collage diagram

E. ORGANIZATION, MANAGEMENT AND RESPONSIBILITIES

The organization and coordination of the Action will be ensured by the Management Committee, assisted by the COST Secretariat. The Management Committee will consist of at least one representative of the signatory countries. The first task of the Committee will be to designate its president and the coordinators of the three working groups and to define the strategy and the programmes for each working group. During the course of the Action, the Management Committee will regularly supervise and coordinate the different activities and prepare annual and final reports. The Management Committee will meet annually. If a Technical Committee is designated, yearly meetings with the management committee will be planned.

Each Working Group will have a coordinator whose responsibilities are to follow the progress of the programmes, to make a short report of each meeting and to assure the information of the management committee. Coordinators are members of the Management Committee. The coordinators will be assisted by a substitute who represents the coordinator in case of absence. The coordinators will furthermore propose to the Management Committee the organization of work-shops and training courses. Each Working Group will organize its own working schedule to fulfil the proposed objectives, and nominates scientific leaders for handling specific topics.

The Working Group will organize one workshop of 2-3 days annually in different participating countries. The workshops and training courses will be organized by the coordinator and members of the working group, in collaboration with the COST Secretariat, upon approval of the management committee. Proceedings of the workshops and manuals of training courses will be published in collaboration with the COST Secretariat. The coordinator will assist scientists in their demands for exchange visits between different laboratories.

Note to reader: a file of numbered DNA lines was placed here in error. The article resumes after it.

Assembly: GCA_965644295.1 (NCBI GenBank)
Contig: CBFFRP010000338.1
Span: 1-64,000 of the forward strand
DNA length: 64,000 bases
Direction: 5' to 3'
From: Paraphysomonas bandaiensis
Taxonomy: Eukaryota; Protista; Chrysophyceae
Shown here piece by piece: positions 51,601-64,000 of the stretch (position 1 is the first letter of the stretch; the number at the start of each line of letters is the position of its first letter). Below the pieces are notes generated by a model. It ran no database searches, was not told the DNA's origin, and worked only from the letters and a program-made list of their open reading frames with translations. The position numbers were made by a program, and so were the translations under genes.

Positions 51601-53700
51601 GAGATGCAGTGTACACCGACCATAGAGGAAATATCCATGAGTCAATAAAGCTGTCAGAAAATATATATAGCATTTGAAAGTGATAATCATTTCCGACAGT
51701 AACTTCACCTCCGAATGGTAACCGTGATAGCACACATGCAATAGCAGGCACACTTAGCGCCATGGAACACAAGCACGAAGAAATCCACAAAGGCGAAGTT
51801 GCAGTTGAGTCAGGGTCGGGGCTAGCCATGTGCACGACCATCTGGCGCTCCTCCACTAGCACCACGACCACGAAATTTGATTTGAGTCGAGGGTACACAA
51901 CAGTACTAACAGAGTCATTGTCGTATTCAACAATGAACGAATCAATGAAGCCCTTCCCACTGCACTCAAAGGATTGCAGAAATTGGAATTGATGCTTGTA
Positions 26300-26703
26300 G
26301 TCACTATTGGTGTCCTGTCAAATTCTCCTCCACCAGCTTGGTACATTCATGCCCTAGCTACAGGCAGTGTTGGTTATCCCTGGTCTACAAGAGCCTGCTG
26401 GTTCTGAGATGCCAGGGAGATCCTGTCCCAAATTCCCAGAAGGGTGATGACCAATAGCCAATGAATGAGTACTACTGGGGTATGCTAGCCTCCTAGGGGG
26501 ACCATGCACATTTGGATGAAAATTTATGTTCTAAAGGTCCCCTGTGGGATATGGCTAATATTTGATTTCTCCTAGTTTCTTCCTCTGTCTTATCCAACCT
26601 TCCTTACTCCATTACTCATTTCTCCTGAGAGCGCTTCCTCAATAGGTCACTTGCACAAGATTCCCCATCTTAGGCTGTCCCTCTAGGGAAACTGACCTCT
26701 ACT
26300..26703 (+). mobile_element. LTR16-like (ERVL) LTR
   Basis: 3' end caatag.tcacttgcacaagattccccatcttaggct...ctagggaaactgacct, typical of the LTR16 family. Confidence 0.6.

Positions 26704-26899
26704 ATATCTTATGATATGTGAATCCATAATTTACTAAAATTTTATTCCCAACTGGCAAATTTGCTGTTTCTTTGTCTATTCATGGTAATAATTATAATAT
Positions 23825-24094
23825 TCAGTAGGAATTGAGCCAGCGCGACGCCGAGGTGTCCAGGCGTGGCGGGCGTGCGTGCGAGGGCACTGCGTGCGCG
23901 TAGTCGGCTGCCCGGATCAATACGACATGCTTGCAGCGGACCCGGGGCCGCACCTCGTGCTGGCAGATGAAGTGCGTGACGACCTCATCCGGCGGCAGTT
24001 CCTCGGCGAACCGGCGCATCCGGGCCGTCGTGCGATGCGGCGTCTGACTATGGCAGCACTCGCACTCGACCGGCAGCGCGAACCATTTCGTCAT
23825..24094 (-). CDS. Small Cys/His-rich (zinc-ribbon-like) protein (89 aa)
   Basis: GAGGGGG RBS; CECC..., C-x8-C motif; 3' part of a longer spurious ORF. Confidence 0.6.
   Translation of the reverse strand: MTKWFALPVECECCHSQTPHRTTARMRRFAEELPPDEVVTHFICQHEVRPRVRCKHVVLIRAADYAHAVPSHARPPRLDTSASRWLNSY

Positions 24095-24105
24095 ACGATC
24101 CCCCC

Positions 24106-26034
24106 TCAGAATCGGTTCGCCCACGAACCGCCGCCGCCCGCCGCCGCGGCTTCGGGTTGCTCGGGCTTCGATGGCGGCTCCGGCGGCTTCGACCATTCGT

The Management Committee will define the modalities of publication of common work within the Action. Reports from each working group are submitted by their coordinator to the Management Committee for approval.

All recommendations for standardization of diagnostic procedures and validation of new techniques elaborated by the working groups will be coordinated by the Management Committee and will be available to interested national, European and international institutions, in particular to the Office International des Epizooties (OIE) for information of Veterinary services.

The Management Committee will regularly inform the OIE on the progress of the activity in the working groups 2 and 3 (Diagnostics and Field Applications) via the coordinators of these groups.

The Management Committee will assist in diffusing the common results of the Action in international congresses.

Special attention will be paid to the manner of transferring new technologies, elaborated by common efforts within the COST Action, to industry and to the possibilities of exploitation. Basically, newly drawn up standard procedures within the common COST efforts should be public domain.

F. ECONOMIC DIMENSION OF THE ACTION

The economic dimension of the action is estimated on the basis of current activities of the interested groups. The estimation includes manpower and national and international research grants already available or expected to be available in the near future for the work planned.

In each of the 11 participating countries, 3-5 persons are expected to devote their work to projects relating to this COST Action.

The total economic impact includes:

Scientist: 18 persons x ECU 60 000 ECU 1 080 000
Technicians: 15 persons x ECU 40 000 ECU 600 000
PhD Students: 15 persons x ECU 25 000 ECU 375 000
Total Personnel per year ECU 2 055 000

TOTAL Personnel in 5 years 5 x ECU 2 055 000 ECU 10 275 000
TOTAL Investment 5 years ECU 1 600 000
TOTAL Running costs 5 years ECU 1 900 000
Coordination costs (COST) 5 years ECU 300 000
TOTAL economic dimension ECU 14 075 000.

Current status
The COST Action 826 has 5 active international Working Groups

Working group 1 : "Research, Molecular Genetics"
Genetic basis for the differentiation and identification of the mycoides group of Mycoplasma species.
Development of PCR methodology for identification and diagnosis of pathogenic mycoplasmas in ruminants.
Identification of molecular tools for subtyping and epidemiology of pathogenic mycoplasmas in ruminants.
Basic research in molecular biology on virulence attributes and immunogenic factors of pathogenic mycoplasmas in ruminants.